A Crackdown in Crayon: Bahrain's Children Draw Their Country's Crisis


As security forces continue to repress this Arab Spring protest movement, young children are losing family members and bearing scars that could last a lifetime.

An endless cycle of peaceful protest and violent crackdown has endured for now 15 months in Bahrain, the tiny Arab island nation where a U.S.-backed Sunni minority rules over a Shia-majority population. Less visible than the geopolitics (Saudi Arabia has sent troops in support of the monarchy, which it sees as a bulwark against Shia Iran), the complicated dilemma for the Obama administration, or the lives and struggles of the democracy activists who refuse to give up, are the children of Bahrain.

Human Rights First, a U.S.-based NGO that has worked heavily in Bahrain since the Arab Spring began over a year ago, recently launched a project called Through Children's Eyes to check in with Bahrain's children and attempt to understand how the country's conflict is affecting them. Two local activists who work with Human Rights First -- and who are now both in prison on political charges -- "asked some children who had been directly affected by the crackdown to draw whatever was in their minds," according to Brian Dooley, who as director of the NGO's human rights defenders program has traveled frequently to Bahrain in the last year.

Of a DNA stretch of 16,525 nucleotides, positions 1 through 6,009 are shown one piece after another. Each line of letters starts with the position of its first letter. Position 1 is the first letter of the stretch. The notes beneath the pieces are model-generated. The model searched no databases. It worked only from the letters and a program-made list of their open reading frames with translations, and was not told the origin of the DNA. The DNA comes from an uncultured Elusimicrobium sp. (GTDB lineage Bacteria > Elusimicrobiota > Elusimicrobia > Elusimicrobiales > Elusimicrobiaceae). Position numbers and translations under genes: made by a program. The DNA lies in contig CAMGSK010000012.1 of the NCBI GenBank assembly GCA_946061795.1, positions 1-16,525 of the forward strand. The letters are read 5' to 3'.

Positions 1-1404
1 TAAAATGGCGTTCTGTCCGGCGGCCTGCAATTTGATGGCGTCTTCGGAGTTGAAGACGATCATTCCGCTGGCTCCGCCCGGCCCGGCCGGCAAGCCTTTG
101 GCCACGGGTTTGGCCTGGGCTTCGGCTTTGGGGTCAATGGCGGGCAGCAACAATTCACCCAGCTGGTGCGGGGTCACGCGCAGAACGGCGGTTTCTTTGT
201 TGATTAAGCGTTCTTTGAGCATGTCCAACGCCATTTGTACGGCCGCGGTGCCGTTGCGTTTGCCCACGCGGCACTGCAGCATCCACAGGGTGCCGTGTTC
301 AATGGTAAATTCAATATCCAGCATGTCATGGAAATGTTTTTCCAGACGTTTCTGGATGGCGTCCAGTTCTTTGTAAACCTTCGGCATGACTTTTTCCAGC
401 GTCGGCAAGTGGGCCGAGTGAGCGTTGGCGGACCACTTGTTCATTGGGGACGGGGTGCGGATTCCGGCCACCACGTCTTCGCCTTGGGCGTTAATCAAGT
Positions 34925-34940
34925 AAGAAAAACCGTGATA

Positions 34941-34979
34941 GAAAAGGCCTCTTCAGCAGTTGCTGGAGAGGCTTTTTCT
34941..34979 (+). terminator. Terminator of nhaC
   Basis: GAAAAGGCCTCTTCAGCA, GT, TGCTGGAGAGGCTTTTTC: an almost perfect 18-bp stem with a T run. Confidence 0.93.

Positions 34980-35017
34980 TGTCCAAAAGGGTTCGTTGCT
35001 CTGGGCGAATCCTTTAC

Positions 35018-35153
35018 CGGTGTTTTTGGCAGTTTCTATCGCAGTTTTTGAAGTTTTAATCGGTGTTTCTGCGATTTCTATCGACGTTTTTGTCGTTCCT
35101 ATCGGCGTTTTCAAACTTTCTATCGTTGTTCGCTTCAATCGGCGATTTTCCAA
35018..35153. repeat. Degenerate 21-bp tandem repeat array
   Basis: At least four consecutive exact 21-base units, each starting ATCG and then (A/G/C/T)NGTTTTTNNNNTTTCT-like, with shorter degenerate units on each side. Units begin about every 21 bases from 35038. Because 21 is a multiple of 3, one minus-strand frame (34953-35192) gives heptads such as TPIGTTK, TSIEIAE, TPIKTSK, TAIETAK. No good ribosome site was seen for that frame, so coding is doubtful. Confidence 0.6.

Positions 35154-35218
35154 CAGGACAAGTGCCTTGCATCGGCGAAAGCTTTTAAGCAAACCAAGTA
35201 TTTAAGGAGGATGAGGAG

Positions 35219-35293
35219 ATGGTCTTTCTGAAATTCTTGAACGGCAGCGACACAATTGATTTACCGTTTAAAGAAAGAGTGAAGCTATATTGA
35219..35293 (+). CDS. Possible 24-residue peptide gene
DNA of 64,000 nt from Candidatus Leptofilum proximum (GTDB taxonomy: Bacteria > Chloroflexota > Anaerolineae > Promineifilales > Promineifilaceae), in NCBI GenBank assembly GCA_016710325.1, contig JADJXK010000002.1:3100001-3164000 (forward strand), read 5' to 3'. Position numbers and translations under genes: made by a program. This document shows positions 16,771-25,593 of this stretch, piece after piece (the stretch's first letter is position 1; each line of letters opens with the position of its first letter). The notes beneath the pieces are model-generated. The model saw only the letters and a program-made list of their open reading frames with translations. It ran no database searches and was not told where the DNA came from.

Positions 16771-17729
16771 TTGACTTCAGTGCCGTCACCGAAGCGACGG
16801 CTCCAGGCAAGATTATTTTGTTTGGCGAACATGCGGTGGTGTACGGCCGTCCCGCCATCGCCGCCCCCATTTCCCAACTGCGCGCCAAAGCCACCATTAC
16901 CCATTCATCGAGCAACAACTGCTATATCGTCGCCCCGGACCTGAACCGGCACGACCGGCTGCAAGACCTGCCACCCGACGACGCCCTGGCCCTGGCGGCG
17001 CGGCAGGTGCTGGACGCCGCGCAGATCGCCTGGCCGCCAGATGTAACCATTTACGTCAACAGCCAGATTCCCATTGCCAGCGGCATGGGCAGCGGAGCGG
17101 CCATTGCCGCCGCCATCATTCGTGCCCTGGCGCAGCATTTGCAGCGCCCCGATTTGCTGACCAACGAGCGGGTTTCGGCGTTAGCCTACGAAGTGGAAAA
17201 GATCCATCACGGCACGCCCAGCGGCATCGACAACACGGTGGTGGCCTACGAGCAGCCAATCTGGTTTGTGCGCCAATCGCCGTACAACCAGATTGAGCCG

"The genesis of it was the end of last year," Dooley told me over the phone. "I was in Bahrain, and the Bahraini government has been trying for months now to present a picture of some return to normalcy from what everyone agrees was a terrible Human rights crisis." They hoped to "counter the notion that things are OK now" (Bahrain insisted on holding the Formula One race in April despite ongoing violence and protester deaths) and show "the side of Bahrain that the government was keeping quiet about."

Several dozen civilians have been killed in Bahrain since protests began, though the country of 1.2 million is only the size of a small city and is relatively wealthy. But those deaths, and the many more political prisoners who have been locked up, have been felt deeply within the community of Shia who make up the national majority. That trauma, the emotional scars of the still-roiling violence, can be seen in these children's drawings, which show repeated themes of violence, sadness, and loss.

Earlier this week, the U.S. State Department announced that the Obama administration would resume selling arms to Bahrain. Though the statement acknowledged "unresolved human rights issues" in the country, where the U.S. Navy bases its Fifth Fleet, the U.S. has mostly dropped any publicly visible efforts to find a peaceful resolution.

Bahraini protesters, painfully aware of American influence in their country and of U.S. concerns for Iran's influence there, have frequently appealed to the U.S. to mediate as it did in Egypt, another close American ally. Increasingly, Dooley says, they see "little encouragement" and "feel they've been abandoned" by the outside world.

Flipping through the dozen or so drawings above (there are more on the project page), it's hard not to perceive some sense loneliness as these children struggle with their grief, their loss, and the question, which must seem infuriatingly unanswerable to such young minds, of why their father or brother or uncle had to go away.

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Max Fisher is a former writer and editor at The Atlantic.

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